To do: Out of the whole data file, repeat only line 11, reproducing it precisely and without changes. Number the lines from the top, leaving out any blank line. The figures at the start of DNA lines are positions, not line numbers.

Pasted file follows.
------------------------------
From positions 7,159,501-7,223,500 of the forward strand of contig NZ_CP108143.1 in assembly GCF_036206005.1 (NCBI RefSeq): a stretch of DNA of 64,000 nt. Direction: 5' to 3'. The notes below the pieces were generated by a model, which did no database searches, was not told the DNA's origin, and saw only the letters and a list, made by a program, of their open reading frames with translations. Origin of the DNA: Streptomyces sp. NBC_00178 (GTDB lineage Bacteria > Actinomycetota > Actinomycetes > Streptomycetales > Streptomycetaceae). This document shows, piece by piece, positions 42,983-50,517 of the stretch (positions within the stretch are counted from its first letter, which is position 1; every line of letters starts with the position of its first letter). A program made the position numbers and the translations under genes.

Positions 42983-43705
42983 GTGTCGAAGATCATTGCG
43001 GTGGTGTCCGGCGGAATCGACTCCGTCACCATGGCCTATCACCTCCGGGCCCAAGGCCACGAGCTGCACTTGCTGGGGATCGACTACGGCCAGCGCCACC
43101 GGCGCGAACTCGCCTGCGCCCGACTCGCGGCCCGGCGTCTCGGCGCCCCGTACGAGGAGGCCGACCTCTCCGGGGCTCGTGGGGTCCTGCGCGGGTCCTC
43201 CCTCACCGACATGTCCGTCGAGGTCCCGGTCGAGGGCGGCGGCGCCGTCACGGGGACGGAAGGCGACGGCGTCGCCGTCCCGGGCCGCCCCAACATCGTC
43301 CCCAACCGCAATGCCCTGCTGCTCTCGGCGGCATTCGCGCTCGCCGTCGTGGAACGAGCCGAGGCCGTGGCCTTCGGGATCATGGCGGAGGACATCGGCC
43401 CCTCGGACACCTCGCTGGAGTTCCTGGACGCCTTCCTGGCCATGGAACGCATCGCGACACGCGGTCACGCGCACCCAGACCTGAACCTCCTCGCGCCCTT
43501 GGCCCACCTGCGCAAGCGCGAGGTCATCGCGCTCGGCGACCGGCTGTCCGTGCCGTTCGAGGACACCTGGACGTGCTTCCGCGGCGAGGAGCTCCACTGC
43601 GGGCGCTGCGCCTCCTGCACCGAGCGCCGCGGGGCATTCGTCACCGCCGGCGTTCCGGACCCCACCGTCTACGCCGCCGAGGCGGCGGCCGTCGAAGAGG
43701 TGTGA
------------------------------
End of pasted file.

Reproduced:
43701 TGTGA